One of the greatest strengths of Out-of-School time programs, is their ability to be uniquely reflective of the communities that they serve. As an OST provider, you are in a position to be a master architect, crafting a vibrant, ever-evolving program that grows your community. This is no easy feat that requires an ever-revolving cycle of careful planning, implementation, evaluation, and reflection.  

Surveying your Community

Each community has it’s own unique fingerprint shaped by the needs of the youth and families that comprise them. Communities are living, breathing entities that change over time. Thus, it’s important to continually keep the lines of communication open to assess the needs of your population. By surveying families, youth and teachers you can get a picture of where your program strengths lie and areas for improvement. It is critical to know what the participants and stakeholders want, as it informs your overall goals.

Youth: What types of programs do they enjoy? What programs do they want to see more of? How do they want information about the OST program communicated to them? What barriers to participation do they have?

Families: For parents, what types of programs do they think their children attend? What programs do they want to see youth participate in? What programs would they participate in as a family or adult programing (if applicable)? How do they want information about the OST program communicated to them? What barriers to participation do they have?

Educators and Staff: How can the OST program can link support in-school learning (linkages to the school day)? Are there gaps in what is being offered in the school day that can be met by OST?

Getting Feedback

It is best to have a formal way of gaining feedback so that you are able to draw a large net and gain valuable data. Two of the most popular ways of doing that are through surveys (both paper and electronic) and focus groups. Survey Monkey  and Google Forms are two popular free resources for electronic surveys. There are also other ways to let participants, their families, staff and stakeholders know that your door is always open. Regularly asking for their comments and feedback in communications is also important. Ideas include constant calls for feedback in newsletters, materials that are distributed, such as schedules and providing a comment box.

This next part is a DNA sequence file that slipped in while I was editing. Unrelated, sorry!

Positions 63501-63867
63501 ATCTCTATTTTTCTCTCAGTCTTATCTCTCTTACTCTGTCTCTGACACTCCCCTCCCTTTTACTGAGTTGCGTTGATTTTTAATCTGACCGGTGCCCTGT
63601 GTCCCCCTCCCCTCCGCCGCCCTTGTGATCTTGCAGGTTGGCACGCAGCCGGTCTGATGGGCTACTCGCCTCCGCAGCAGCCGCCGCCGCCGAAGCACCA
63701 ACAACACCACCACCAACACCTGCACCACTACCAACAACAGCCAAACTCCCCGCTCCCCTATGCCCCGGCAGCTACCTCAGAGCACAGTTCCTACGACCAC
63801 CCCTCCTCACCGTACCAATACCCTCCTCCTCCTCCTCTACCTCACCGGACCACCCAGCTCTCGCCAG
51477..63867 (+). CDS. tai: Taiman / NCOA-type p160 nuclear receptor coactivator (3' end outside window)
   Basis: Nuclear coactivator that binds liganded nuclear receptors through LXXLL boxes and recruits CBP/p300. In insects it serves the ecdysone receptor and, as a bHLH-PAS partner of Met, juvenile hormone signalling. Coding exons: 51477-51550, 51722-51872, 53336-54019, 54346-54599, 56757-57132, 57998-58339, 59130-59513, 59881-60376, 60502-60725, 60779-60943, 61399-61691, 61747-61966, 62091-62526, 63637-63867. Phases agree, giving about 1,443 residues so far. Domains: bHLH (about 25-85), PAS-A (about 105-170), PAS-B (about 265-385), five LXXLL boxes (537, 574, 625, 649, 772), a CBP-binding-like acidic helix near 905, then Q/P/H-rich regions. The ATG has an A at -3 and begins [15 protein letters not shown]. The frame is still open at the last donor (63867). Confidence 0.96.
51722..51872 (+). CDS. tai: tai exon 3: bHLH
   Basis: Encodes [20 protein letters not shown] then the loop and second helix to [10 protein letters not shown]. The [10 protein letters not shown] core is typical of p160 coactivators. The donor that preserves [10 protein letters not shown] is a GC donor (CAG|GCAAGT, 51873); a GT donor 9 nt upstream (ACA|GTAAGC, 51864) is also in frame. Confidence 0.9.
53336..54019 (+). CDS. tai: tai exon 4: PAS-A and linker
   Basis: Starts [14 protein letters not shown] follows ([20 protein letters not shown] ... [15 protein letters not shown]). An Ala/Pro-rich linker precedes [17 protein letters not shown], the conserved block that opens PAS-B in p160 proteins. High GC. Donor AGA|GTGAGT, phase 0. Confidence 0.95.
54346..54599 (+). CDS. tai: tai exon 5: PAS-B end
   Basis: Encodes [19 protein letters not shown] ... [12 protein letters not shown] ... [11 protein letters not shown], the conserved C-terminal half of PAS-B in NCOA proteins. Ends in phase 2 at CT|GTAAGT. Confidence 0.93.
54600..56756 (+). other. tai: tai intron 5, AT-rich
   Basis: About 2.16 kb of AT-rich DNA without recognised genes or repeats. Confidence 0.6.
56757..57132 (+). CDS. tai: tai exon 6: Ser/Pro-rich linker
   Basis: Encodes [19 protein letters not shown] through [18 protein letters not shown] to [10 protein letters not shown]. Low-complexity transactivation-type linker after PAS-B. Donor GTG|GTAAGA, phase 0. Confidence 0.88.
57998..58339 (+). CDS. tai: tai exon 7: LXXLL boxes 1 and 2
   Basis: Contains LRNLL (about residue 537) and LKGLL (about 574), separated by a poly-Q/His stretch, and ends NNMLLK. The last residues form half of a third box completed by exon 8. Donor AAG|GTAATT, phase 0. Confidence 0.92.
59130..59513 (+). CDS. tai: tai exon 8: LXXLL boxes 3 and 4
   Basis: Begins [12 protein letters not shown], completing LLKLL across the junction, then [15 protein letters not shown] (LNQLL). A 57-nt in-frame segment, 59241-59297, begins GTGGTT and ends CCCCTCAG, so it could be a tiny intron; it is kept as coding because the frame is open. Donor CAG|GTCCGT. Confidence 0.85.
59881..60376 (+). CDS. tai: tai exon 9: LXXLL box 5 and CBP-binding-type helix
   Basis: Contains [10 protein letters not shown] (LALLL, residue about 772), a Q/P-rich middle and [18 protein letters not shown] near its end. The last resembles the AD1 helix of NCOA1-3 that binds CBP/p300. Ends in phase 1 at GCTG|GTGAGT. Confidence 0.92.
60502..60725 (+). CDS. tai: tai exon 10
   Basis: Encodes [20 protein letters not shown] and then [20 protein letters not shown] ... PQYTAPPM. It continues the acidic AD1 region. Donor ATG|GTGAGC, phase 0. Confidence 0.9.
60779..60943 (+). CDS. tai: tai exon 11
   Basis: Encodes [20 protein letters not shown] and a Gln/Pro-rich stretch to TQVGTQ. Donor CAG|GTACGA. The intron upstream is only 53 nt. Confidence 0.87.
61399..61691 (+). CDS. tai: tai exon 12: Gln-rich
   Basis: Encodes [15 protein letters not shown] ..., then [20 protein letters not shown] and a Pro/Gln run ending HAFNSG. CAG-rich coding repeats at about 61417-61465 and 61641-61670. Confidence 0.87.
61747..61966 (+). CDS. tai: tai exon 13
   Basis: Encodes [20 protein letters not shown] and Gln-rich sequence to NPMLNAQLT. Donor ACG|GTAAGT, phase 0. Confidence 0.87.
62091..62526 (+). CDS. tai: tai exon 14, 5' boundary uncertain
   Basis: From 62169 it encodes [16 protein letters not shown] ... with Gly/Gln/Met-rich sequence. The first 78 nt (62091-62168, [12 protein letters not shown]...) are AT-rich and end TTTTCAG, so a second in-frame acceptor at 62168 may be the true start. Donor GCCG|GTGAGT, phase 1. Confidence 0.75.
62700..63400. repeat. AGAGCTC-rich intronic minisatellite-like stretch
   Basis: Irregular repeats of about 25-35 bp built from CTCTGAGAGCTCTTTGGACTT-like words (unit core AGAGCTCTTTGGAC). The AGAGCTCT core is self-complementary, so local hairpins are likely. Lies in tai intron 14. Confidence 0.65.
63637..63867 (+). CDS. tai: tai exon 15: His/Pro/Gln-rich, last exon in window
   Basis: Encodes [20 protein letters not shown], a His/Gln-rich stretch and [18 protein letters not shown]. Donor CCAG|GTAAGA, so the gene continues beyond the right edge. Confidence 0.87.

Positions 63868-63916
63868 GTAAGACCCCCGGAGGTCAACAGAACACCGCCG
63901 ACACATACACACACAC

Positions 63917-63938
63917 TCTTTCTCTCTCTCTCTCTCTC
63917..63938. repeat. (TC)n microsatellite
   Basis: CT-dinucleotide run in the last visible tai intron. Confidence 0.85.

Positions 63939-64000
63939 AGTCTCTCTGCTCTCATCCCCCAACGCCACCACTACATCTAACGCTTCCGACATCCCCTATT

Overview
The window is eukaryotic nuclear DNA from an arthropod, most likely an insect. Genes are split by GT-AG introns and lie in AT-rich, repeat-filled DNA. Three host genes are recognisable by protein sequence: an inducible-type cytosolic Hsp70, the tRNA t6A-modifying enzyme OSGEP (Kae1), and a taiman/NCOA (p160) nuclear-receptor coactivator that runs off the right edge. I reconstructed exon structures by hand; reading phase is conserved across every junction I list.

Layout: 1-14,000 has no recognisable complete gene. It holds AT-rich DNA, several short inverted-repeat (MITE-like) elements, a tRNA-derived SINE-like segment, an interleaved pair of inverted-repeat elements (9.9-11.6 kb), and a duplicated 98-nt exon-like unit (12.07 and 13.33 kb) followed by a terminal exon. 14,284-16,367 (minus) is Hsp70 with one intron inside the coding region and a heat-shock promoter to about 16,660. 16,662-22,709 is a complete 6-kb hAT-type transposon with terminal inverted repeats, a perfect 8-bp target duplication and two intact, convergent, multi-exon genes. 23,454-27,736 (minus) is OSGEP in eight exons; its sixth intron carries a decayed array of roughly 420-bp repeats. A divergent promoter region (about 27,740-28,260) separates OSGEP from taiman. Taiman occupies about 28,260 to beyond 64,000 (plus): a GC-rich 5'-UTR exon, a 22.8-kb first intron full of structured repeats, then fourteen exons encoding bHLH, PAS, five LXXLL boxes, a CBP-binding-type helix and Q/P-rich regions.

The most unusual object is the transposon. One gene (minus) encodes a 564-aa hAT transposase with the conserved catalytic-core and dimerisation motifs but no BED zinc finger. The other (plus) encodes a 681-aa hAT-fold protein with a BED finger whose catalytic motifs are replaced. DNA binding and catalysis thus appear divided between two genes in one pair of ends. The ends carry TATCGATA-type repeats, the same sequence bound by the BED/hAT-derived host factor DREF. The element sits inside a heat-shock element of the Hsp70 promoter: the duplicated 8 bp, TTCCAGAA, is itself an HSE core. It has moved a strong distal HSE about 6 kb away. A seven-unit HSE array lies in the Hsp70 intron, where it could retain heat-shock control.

Once you know have assessed the needs of your community and are ready to communicate with them check out program promotion but also consider messaging and tone when reaching out

Looking for Professional Assistance?

 

The National Institute for Out-of-School Time (NIOST) has developed a three-part assessment tool to help out-of-school time programs determine program quality and outcomes.  A Program Assessment System (APAS), is research-based and can be customized. The three tools are broken out according to audience and the scope of the program. They can be used alone on in conjunction with one another.

The Survey of Academic and Youth Outcomes (SAYO) S and T: Use SAYO-S&T to measure any of eight youth outcome areas linked to positive youth development, such as Engagement in Learning, Relations with Adults, Relations with Peers, Problem Solving, Communication, Critical Thinking, Perseverance, Self-Regulation, Leadership, Homework, Academic Performance

The Survey of Academic and Youth Outcomes (SAYO) Y: Use SAYO-Y to survey youth in areas of Program Experiences, Future Expectations, Sense of Competence

The Assessment of Program Practices Tool (APT): Use APT to measure the quality of your program, identify the areas where you are succeeding, and pinpoint areas to improve. APT will give you a clear picture of your program by collecting data on practices that are linked to key youth outcomes in areas of Learning and Skill Building, Program Organization and Structure and Supportive Social Environment

The program is free after an initial training has been completed, which has an associated cost. For more information can be found here.